Electron anesthesia is also not without blame
The suffering time is therefore limited, but remains higher than the figures given by INRA for other techniques such as electron anesthesia. The latter consists in causing cervical lesions by electric shock, and several studies show that the loss of consciousness can be immediate thanks to it … if it is well done. Pierre Le Nignant, a researcher at INRA, noted in a report that “one of the major disadvantages of electronarcosis, especially when automated, is associated with poor handling, difficulty in placing the electrodes and their parameterization. Used incorrectly, they can stimulate pain receptors without causing unconsciousness“. Electron anesthesia at perforating rod would have an error rate”6% to 16% in cattle at commercial slaughterhouses“.
Animal rights associations like L214 also show that this technique is not without blame. Stunning does not affect all slaughtered birds, animals are hung in the legs while still conscious, etc. In other words, not everything is black or white.
Find a deal
To move forward in the debate, voices are raised to find compromises. In particular, the Federation of European Veterinarians proposes to anesthetize the animal after bleeding, in order to avoid breaking the ritual regulations and at the same time limit the animal’s ailments. The anesthesia “after jugulation” is also offered by the association Œuvre d’assistance aux animaux d’abattoirs (OABA), with a few seconds difference between the neckline and the shot from a perforating barbell.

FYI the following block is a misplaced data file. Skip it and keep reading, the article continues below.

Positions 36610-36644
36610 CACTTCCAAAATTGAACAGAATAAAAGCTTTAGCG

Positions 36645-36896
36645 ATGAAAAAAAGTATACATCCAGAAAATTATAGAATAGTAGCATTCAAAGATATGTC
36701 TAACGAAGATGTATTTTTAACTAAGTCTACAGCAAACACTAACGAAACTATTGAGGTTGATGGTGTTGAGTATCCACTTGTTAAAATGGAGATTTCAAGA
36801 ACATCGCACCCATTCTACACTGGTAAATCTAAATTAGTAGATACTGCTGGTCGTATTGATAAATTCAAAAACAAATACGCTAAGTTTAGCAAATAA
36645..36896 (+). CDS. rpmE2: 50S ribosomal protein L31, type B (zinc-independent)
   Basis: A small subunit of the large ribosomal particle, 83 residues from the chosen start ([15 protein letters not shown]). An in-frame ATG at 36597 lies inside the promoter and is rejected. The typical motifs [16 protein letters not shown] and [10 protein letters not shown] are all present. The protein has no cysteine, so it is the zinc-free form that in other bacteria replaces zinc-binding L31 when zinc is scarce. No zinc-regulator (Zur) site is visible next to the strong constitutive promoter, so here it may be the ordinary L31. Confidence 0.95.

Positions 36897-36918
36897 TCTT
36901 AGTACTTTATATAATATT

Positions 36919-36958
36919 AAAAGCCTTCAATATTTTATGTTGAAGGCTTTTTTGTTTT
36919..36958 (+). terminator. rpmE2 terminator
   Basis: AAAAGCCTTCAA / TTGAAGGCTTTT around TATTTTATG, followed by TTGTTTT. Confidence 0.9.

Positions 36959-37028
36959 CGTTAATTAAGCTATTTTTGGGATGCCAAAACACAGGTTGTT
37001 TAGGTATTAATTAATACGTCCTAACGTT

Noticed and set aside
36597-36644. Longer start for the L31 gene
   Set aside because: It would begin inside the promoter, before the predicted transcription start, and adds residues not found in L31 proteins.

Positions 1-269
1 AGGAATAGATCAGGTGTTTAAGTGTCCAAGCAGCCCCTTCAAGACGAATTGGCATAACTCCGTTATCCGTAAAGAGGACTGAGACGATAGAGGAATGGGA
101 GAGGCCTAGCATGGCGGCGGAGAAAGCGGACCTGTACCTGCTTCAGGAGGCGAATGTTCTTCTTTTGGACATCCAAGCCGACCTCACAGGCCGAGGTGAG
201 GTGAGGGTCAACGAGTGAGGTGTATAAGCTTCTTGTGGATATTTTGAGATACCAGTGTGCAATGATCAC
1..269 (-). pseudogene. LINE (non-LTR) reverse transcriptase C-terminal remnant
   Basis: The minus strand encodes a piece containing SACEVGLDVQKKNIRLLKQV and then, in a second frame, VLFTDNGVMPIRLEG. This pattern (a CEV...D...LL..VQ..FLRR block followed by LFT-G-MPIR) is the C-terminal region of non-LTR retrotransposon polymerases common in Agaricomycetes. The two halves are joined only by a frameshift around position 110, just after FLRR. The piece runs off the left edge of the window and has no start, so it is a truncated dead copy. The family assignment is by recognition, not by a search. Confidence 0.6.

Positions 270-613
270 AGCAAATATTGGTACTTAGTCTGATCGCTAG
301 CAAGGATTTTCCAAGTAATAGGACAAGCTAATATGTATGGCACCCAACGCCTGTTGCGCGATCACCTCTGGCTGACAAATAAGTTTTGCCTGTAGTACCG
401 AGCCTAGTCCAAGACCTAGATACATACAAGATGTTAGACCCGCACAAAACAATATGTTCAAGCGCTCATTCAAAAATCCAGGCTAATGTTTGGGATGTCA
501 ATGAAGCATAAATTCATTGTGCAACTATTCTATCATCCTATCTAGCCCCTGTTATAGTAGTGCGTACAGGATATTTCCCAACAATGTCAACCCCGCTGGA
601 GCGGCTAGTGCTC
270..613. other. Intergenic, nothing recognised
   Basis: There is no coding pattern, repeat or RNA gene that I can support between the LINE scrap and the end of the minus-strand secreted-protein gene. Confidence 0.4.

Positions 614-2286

Electron anesthesia is therefore sometimes laid on the table in a format that is compatible with religious regulations. Stéphanie Wattier, professor at the Faculty of Law at the University of Namur, reminds us of this. In Le Soir, she explains that “thanks to technical advances, an electron anesthesia process has been developed which is reversible (and therefore non-lethal)“.”It ensures that the animal does not die of anesthesia and will only be in a state resembling sleep so that it will not realize that it is being laid down and in principle does not suffer from it.“.
Can these techniques really be used within the framework of shehita and dhakat? Is it possible. L214 notes, for example, that in Indonesia, the country with the most Muslims in the world, animals can be stunned before slaughter. Ditto in Jordan in particular. In La Libre, Hebrew law specialist Liliane Vana notes that “the principle of anesthesia is not prohibited by Jewish law“, in contrast to “some amazing methodsBut this position is not unanimous, neither in Jewish nor Muslim communities. They also reject the anesthesia after jugulation. Which is very unfortunate “, regrets Liliane Vana.